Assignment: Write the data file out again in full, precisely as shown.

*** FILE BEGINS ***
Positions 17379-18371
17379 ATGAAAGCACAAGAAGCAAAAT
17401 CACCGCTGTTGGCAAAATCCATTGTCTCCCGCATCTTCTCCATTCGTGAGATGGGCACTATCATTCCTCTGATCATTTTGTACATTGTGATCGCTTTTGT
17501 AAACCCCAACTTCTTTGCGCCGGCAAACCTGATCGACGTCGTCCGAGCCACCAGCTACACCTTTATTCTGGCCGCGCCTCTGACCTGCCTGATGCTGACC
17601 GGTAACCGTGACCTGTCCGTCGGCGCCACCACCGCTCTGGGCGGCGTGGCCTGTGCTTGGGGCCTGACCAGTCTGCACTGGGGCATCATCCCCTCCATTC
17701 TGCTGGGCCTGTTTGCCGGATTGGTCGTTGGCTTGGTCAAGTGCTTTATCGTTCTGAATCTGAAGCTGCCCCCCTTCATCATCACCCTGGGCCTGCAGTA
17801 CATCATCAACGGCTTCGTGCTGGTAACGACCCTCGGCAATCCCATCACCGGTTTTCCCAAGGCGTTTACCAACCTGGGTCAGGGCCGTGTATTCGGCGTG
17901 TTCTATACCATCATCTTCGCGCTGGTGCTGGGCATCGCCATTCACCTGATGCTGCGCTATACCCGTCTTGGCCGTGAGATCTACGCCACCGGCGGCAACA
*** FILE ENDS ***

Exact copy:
Positions 17379-18371
17379 ATGAAAGCACAAGAAGCAAAAT
17401 CACCGCTGTTGGCAAAATCCATTGTCTCCCGCATCTTCTCCATTCGTGAGATGGGCACTATCATTCCTCTGATCATTTTGTACATTGTGATCGCTTTTGT
17501 AAACCCCAACTTCTTTGCGCCGGCAAACCTGATCGACGTCGTCCGAGCCACCAGCTACACCTTTATTCTGGCCGCGCCTCTGACCTGCCTGATGCTGACC
17601 GGTAACCGTGACCTGTCCGTCGGCGCCACCACCGCTCTGGGCGGCGTGGCCTGTGCTTGGGGCCTGACCAGTCTGCACTGGGGCATCATCCCCTCCATTC
17701 TGCTGGGCCTGTTTGCCGGATTGGTCGTTGGCTTGGTCAAGTGCTTTATCGTTCTGAATCTGAAGCTGCCCCCCTTCATCATCACCCTGGGCCTGCAGTA
17801 CATCATCAACGGCTTCGTGCTGGTAACGACCCTCGGCAATCCCATCACCGGTTTTCCCAAGGCGTTTACCAACCTGGGTCAGGGCCGTGTATTCGGCGTG
17901 TTCTATACCATCATCTTCGCGCTGGTGCTGGGCATCGCCATTCACCTGATGCTGCGCTATACCCGTCTTGGCCGTGAGATCTACGCCACCGGCGGCAACA